Kurtis Matthews: I’m telling you the whole story. I walked down these railroad tracks for about two miles back to my house. I was alone. Now imagine this: drunk driving accident, I got blood all over my clothes. I’ve just been busted. I wander out when the cops aren’t looking. I wander home on these railroad tracks. I get to my house, right? My girlfriend at the time was worried about me. I looked at the look in her in the eyes because I had just totaled her car. Just totaled her car. So I looked at her, I laid down and I’m like, “Did that just happen?” About a half an hour later, it was like two in the morning, my mom and dad show up and they’re both crying. So, I’m sitting in bed and I finally saw me through my mother’s eyes. And I couldn’t take it. They just wanted so much for me. So that hurt. So I mean, that’s how it affects other people. Because there are people who love you.
KiKi Maroon: Yeah.
Kurtis Matthews: There are people who love you. And I disappointed my mom. That’s what killed me the most. You know, my dad kind of knew I had trouble, but he loved me anyway. But my mom, she was disappointed. And at the same time, I scared them. “Hey, guess what? Your son has been in a drunk driving accident. He’s in the hospital.” They were glad I was alive, but I had to live to see that look of terror as well as disappointment and sadness. And so that’s what I mean about other people. You know, spouses and brothers and sisters and moms and dads and the people we work with.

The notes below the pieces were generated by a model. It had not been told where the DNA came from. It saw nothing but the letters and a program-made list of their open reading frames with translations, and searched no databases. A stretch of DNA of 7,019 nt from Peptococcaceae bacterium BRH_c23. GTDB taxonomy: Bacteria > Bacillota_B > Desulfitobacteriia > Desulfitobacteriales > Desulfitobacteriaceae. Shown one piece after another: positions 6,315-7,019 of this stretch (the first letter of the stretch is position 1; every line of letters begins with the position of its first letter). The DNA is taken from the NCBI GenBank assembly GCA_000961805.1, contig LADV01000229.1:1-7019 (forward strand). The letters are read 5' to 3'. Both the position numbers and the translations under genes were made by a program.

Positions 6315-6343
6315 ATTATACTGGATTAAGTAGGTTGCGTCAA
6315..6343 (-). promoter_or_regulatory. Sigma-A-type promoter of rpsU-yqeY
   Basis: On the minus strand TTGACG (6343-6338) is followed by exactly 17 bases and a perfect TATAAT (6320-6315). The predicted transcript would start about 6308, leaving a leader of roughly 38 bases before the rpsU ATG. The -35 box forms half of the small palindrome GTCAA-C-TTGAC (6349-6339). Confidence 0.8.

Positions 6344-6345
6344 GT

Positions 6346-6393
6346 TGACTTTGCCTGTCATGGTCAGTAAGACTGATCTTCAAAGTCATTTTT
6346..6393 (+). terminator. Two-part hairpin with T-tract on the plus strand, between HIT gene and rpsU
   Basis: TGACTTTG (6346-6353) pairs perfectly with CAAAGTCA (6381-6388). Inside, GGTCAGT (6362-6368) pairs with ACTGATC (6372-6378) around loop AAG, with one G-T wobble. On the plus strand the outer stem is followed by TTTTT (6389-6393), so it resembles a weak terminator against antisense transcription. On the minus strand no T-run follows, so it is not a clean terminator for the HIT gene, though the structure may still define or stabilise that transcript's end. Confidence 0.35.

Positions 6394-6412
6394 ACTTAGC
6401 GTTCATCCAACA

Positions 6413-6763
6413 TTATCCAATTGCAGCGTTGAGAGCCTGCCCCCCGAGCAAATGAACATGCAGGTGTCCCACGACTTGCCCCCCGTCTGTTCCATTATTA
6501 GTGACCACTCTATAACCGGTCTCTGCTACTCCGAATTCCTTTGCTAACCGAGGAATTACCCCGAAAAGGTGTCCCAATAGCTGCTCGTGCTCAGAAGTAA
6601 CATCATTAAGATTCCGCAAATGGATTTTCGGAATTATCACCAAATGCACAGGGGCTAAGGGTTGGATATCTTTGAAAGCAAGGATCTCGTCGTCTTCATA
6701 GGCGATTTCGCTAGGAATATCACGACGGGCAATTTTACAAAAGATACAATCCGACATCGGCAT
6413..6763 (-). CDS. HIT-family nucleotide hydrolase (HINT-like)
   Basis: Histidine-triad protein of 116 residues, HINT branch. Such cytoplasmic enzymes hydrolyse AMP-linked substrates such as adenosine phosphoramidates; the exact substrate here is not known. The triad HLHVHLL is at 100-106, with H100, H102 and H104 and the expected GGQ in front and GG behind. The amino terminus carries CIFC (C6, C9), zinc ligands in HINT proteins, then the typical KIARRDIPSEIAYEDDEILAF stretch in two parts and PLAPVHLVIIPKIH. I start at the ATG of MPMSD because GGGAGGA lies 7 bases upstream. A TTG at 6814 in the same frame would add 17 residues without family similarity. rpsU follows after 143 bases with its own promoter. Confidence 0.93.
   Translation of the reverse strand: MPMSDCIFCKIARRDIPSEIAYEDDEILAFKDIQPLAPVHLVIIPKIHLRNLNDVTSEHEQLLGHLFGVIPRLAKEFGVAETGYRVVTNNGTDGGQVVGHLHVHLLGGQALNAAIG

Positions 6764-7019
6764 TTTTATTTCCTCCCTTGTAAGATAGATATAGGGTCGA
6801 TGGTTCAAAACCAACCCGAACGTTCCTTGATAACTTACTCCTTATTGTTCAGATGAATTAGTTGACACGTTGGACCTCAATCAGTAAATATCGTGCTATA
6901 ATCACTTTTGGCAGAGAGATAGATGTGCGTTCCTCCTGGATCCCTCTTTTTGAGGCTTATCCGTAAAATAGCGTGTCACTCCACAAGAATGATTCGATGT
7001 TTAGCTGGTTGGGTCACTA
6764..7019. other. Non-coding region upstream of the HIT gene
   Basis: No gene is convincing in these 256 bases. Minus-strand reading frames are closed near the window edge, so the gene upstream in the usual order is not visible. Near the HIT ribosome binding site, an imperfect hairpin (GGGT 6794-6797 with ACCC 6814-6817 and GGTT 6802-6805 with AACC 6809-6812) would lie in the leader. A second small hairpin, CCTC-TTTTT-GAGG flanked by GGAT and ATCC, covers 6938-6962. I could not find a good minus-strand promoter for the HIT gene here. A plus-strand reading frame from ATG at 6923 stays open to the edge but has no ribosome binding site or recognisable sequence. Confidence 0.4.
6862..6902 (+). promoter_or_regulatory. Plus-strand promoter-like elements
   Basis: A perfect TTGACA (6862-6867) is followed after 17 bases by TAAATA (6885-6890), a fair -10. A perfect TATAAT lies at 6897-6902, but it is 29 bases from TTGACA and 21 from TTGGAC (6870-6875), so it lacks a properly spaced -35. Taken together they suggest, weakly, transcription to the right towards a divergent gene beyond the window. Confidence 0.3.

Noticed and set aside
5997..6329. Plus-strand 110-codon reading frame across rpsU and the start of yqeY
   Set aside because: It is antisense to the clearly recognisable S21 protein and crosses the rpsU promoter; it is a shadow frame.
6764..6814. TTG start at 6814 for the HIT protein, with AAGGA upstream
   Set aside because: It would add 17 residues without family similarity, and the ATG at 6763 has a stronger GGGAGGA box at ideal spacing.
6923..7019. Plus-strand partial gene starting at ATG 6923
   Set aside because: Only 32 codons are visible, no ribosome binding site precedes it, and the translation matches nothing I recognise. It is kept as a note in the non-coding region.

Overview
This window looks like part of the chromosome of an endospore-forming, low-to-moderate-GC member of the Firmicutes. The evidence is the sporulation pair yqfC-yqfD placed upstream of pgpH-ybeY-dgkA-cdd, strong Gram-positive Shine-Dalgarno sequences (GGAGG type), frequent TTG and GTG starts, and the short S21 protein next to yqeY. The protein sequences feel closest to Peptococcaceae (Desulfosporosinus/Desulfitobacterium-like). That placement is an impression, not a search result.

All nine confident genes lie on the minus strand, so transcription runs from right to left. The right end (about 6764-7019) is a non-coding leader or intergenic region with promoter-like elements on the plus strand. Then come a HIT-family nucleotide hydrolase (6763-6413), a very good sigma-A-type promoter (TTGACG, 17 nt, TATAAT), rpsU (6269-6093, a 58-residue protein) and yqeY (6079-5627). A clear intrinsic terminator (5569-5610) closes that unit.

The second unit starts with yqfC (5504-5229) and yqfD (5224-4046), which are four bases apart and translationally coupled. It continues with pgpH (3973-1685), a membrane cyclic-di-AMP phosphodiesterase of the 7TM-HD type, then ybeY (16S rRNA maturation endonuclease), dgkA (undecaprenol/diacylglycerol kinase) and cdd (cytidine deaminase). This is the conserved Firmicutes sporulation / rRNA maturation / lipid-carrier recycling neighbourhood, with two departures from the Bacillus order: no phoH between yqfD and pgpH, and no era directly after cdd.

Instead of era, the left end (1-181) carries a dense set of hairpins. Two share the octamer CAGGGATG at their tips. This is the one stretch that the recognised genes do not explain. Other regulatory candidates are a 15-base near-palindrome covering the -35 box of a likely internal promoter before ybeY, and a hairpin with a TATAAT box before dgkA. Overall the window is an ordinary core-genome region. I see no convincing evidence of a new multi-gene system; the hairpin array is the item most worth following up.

KiKi Maroon: Yeah.
Kurtis Matthews: So when you think, “I’m just going to party,” well… you’re taking all those people with you. Every time you go somewhere. And sure, maybe you hate your family. Maybe you got friends who want to see you alive. Maybe you just show up and be nice to yourself so other people can show up and be nice to you too. Maybe be a decent part of the society. Maybe be a good person and be part of the solution. I don’t know. But yeah, that was it. June 20, 1984. That’s what stopped me. I happily went to drug and alcohol school. I happily went to the meetings that the court told me to go to. I happily took direction from all these great people that I met. About six months in, I went on stage again. Because I go, “I got a voice and I’m not afraid. After that, I’m not afraid of anything.”